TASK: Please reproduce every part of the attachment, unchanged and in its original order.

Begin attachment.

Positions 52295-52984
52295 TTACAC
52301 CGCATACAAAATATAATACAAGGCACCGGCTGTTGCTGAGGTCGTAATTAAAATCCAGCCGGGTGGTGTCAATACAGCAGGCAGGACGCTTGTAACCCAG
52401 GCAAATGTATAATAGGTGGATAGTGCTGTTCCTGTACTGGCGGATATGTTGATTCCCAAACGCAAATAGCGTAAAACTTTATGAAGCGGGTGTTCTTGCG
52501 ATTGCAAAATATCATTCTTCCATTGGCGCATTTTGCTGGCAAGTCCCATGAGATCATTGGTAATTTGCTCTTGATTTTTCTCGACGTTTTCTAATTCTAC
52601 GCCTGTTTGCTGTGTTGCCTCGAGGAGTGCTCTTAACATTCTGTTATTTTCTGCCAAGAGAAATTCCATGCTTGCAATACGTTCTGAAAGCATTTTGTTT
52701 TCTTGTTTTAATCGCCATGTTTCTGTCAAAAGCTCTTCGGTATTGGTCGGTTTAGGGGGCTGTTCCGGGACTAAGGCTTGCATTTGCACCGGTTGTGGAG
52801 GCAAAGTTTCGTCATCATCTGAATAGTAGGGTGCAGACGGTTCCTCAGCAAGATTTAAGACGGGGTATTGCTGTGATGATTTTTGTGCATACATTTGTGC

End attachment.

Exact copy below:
Positions 52295-52984
52295 TTACAC
52301 CGCATACAAAATATAATACAAGGCACCGGCTGTTGCTGAGGTCGTAATTAAAATCCAGCCGGGTGGTGTCAATACAGCAGGCAGGACGCTTGTAACCCAG
52401 GCAAATGTATAATAGGTGGATAGTGCTGTTCCTGTACTGGCGGATATGTTGATTCCCAAACGCAAATAGCGTAAAACTTTATGAAGCGGGTGTTCTTGCG
52501 ATTGCAAAATATCATTCTTCCATTGGCGCATTTTGCTGGCAAGTCCCATGAGATCATTGGTAATTTGCTCTTGATTTTTCTCGACGTTTTCTAATTCTAC
52601 GCCTGTTTGCTGTGTTGCCTCGAGGAGTGCTCTTAACATTCTGTTATTTTCTGCCAAGAGAAATTCCATGCTTGCAATACGTTCTGAAAGCATTTTGTTT
52701 TCTTGTTTTAATCGCCATGTTTCTGTCAAAAGCTCTTCGGTATTGGTCGGTTTAGGGGGCTGTTCCGGGACTAAGGCTTGCATTTGCACCGGTTGTGGAG
52801 GCAAAGTTTCGTCATCATCTGAATAGTAGGGTGCAGACGGTTCCTCAGCAAGATTTAAGACGGGGTATTGCTGTGATGATTTTTGTGCATACATTTGTGC